When most people think of the "big data" movement, they typically envision a development that's affected large corporations. The bigger the business, the more potential it has to invest in massive stockpiles of information about consumers, and the more resources it has to apply its data and improve operations.
Gradually, though, that perception is changing. Big data analytics is becoming a mainstream idea, not one that's only discussed in the boardrooms of huge multinational conglomerates. Everything about the movement is becoming more accessible - companies are finding easier channels for collecting information, technologies for data storage are becoming more affordable and tools for analyzing data are now available everywhere. Even higher education is playing a role, giving more people the backgrounds in data science that they need to succeed.
"Big data" and "big business" are no longer an exclusive couple. Small companies now have the same ability to turn data clusters into business results. This is becoming easier every day, according to Forbes. Gary Evans, chief technology officer of IT storage firm EMC Ireland, believes that improving technologies have played a significant role in bringing data analysis into the mainstream.
"Data scientists and business analysts, by way of secure access to EMC's global data sets, can now generate their own analytics reports on our infrastructure, and the results are back in minutes instead of hours or even days," Evans stated. "This service allows business units to crunch their own data specific to their needs, which is where the real value is. In my opinion, every organization should have access to such a system."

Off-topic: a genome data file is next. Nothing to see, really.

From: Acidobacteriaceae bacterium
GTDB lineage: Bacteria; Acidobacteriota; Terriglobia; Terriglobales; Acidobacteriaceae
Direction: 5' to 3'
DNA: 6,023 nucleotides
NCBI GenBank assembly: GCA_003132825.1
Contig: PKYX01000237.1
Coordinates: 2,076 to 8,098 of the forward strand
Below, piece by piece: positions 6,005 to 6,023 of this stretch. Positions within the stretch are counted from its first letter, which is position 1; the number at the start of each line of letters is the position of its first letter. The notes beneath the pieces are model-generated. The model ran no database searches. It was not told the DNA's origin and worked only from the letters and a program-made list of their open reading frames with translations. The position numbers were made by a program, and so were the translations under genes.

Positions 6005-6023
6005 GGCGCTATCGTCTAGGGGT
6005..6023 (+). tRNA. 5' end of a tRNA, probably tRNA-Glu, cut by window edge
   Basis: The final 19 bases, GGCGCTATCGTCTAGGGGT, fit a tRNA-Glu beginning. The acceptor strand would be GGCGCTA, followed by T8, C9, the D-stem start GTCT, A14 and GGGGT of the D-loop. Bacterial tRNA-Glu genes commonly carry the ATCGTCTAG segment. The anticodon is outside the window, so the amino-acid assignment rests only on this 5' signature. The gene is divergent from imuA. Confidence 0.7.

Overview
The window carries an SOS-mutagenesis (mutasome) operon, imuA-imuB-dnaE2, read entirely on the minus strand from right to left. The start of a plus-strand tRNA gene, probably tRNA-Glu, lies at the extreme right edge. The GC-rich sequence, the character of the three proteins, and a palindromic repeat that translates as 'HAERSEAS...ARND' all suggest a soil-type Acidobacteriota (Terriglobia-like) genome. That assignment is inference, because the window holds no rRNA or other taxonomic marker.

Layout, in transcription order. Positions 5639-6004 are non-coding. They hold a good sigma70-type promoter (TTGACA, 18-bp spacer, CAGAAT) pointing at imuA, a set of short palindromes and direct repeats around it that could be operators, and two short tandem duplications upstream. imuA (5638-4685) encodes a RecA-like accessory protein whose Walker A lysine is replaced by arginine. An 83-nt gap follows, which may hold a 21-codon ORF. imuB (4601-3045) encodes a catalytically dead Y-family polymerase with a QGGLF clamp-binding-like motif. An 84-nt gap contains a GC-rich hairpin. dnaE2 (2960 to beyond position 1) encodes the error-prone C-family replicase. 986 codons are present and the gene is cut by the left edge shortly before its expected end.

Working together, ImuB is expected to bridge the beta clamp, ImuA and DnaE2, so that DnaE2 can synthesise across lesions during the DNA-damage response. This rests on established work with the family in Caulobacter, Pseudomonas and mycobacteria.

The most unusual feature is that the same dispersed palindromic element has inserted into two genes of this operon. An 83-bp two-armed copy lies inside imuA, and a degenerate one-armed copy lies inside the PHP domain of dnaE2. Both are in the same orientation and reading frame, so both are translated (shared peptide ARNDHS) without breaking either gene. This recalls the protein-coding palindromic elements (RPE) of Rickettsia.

Small businesses who venture into data analysis have a good chance of success. These four objectives are the key to these companies maximizing their results.
Drawing on in-house expertise
Data analysis is a relatively new field, and not every established company has in-house talent that's up to the task. However, it can be expensive to hire new workers solely for taking over analytics endeavors. For a small business, this might not be viable. It's best if companies either have talented statisticians already in house, or train someone on the job to get up to speed. Otherwise, the venture might not be cost-effective.
Using data to cut costs
Ideally, you want your analytics objectives to help you make money, not lose it. Implementing big data is often a long-term process, with no guarantees of immediate payoffs, but you can look for ways to find quick financial gains. For example, data analysis can reveal ways for a small business to save money on health insurance or other employee benefits. This way, the venture pays for itself.
Using affordable tools
Some hardware and software tools for data analysis can be very expensive and time-consuming to deploy in a business environment. Companies should plan carefully and look to use tools that provide instant results without breaking the bank. PC World notes that using polling software, such as Qualtrics, is an easy way to gather people's opinions and quickly compile data sets.
Constantly measuring ROI
Because big data is a rapidly evolving field, you will have to constantly reevaluate the financial risks and rewards associated with the undertaking. You have to compile data about your data - meta-data, if you will - to determine whether the endeavor is financially viable. If you discover that you're not getting an adequate return on your investment, it may be time to reevaluate your strategies or abandon the effort entirely.
It might be difficult, but businesses of all sizes have an opportunity to do more with analytics. If they work doggedly to gather information, ensure data quality and perform sound analyses, they have boundless potential.
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